If the shot that sunk Wheaton High School on Saturday was anything, it was unconventional.
Michael Schroeder had played precisely zero seconds of the first 34 minutes in Saturday morning's rescheduled matchup between cross-town rivals John F. Kennedy and Wheaton. But after starting shooting guard Robert Wilson fouled out in overtime, coach Diallo Nelson had no choice but to go one man deeper into the six-player rotation he had used all game.
Enter Schroeder, ice cold, just one game of varsity experience under his belt, 'The Battle of Randolph Road,' as Keif Williams described the rivalry, on the line. The first thing he does? Launches up a contested 3-pointer that hits above the white box on the backboard, caroms towards the front of the rim, bounces straight up and drops through. Three points.
“That,” explained Wheaton (12-8, 10-2) coach Marco Basso-Luca after the 59-57 loss, “was the shot that killed us.”
“Obviously we had a little bit of luck with it,” Nelson said. “I mean, it hit the backboard.”
For a good while, it didn't appear as if the Cavaliers (13-6, 4-3) would have much need for any overtime heroics. Nelson's team jumped out to an 11-2 lead and held a 24-16 advantage at halftime behind 10 points from Williams and nine more from backcourt teammate Tre West.
In the meantime, Wheaton leading scorer Ibrahim Kallon had hit just one field goal and second-leading scorer Mike Patterson had yet to score at all. Half of the Knights' points had come off free throws and, the best part of it for Kennedy: this was the first time it had ever gone to a zone defense.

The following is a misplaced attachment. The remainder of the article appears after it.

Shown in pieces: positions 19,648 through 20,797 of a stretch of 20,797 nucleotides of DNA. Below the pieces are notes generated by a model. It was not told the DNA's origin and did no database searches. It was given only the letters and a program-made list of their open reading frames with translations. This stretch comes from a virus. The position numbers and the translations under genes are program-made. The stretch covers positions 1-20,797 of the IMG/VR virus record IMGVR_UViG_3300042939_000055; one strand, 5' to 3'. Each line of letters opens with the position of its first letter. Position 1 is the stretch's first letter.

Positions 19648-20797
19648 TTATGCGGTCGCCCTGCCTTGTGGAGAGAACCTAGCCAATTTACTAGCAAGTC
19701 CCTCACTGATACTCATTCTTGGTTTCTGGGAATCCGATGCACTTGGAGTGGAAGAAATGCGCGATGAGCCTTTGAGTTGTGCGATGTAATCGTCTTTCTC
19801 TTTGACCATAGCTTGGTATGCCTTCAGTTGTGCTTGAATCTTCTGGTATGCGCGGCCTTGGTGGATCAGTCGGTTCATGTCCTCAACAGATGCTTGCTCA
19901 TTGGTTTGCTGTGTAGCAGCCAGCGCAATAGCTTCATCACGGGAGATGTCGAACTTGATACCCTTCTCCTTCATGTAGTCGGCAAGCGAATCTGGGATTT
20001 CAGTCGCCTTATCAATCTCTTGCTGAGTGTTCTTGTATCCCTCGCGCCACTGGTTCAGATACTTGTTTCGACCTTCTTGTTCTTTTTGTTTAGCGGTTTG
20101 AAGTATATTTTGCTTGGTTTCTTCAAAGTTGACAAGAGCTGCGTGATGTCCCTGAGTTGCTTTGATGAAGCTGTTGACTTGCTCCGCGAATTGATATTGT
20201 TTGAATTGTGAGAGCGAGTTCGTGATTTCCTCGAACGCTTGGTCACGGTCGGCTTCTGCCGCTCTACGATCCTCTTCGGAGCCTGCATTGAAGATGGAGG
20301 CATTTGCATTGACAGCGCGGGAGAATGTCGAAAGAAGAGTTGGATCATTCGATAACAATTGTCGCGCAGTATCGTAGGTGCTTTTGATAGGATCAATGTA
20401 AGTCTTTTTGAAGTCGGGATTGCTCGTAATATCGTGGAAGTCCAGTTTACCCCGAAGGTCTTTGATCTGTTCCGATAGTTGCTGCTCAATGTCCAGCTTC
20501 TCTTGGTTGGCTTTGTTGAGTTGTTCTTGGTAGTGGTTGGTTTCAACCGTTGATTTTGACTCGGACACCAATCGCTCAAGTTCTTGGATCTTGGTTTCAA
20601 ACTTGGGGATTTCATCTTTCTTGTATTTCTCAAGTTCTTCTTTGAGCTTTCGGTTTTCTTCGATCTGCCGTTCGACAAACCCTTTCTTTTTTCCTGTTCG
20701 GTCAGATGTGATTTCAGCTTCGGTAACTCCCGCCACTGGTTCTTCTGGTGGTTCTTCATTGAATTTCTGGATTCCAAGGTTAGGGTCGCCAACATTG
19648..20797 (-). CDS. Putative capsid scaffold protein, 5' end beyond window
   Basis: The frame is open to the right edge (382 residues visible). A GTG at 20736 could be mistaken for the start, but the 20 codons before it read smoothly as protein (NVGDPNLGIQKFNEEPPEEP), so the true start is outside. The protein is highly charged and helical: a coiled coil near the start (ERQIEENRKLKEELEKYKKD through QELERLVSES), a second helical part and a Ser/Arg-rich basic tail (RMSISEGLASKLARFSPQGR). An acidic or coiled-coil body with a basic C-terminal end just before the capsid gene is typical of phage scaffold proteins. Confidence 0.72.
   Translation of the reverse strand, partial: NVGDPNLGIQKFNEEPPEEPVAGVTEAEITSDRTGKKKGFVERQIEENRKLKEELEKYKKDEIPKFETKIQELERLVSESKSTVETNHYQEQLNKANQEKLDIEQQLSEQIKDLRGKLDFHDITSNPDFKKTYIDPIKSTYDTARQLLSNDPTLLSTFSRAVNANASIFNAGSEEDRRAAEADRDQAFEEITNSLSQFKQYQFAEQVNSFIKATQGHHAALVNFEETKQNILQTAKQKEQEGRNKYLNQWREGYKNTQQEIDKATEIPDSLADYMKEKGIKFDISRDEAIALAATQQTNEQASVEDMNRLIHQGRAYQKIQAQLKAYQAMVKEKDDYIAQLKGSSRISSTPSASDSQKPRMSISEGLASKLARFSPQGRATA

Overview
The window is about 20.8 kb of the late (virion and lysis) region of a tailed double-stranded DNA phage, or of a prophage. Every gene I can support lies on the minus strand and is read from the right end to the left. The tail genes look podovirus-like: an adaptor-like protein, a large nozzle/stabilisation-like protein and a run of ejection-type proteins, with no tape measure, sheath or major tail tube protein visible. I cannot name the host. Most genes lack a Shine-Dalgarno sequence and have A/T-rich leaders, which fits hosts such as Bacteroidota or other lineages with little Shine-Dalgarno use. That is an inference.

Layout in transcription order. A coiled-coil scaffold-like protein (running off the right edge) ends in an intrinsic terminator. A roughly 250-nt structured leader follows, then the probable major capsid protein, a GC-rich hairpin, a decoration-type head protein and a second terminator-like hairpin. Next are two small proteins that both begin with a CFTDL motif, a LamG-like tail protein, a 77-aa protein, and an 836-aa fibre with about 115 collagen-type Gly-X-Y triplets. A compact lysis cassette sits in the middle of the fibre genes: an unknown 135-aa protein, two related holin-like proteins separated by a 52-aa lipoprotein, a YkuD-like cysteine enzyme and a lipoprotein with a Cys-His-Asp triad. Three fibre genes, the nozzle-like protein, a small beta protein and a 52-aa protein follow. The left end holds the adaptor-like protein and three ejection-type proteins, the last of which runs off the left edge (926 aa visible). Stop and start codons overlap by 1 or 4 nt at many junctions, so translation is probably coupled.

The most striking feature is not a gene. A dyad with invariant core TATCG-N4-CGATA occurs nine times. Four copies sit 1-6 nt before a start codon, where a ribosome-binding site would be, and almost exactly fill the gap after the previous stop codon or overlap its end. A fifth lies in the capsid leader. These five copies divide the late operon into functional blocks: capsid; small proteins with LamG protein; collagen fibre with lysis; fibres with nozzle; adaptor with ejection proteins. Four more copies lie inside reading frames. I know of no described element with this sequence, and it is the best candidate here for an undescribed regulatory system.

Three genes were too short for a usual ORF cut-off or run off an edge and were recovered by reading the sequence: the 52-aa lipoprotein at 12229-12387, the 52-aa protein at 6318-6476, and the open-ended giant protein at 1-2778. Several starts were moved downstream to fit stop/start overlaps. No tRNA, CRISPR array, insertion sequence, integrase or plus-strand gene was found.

With Michael Scott, the team's second leading scorer on the year, ineligible for the rest of the season and two others out with an injury, Nelson's lineup was considerably thinned. He abandoned his trademark full-court press to keep the players' legs underneath them and fell back into a 1-3-1 zone. It took even him by surprise at just how effective it was.
“We had to play a little different. For the first 12, 13 games of the season, we're playing full-court man-to-man to the whole game,” Nelson said. “We normally go nine deep. We can't go nine deep and you can't go full-court man-to-man now. If we were a little bigger, I'd like to play the [1-3-1] a little bit longer but quickness, it's effective.”
Throughout the majority of the second half, Nelson's newfound zone continued to stump Wheaton. The Cavaliers led by as many as 12 in the fourth quarter before Kallon broke his slump with nine points, Jacob Payne tacked on six more, and Patterson hit a twisting 3-pointer over a double-team in the corner to make it a two-point game.
Twelve seconds later Kallon tied it up with a pair of free throws and to overtime they went.
And at the most improbable juncture, directly after Wilson fouled out and Kallon hit both of the ensuing free throws, Schroeder hoisted up the 3-point bank shot that broke the Knights' backs.
“Well,” said a grinning Williams, who finished with a game-high 22 points, “he shot it with confidence.”
Kennedy 59, Wheaton 57
Kennedy (13-6, 4-3) 15 9 13 13 9 — 59
Wheaton (12-8, 10-2) 6 10 11 23 7 — 57
Kennedy: Keif Williams 22, Bruke Hawkins 14, Tre West 9, Robert Wilson 7, DaShawn Woody 4, Michael Schroeder 3.
Wheaton: Ibrahim Kallon 21, Jacob Payne 10, Mikey Patterson 9, Daquan Moore 8, Carey Brown 4, Langston Payne 3, Seydi Diop 2.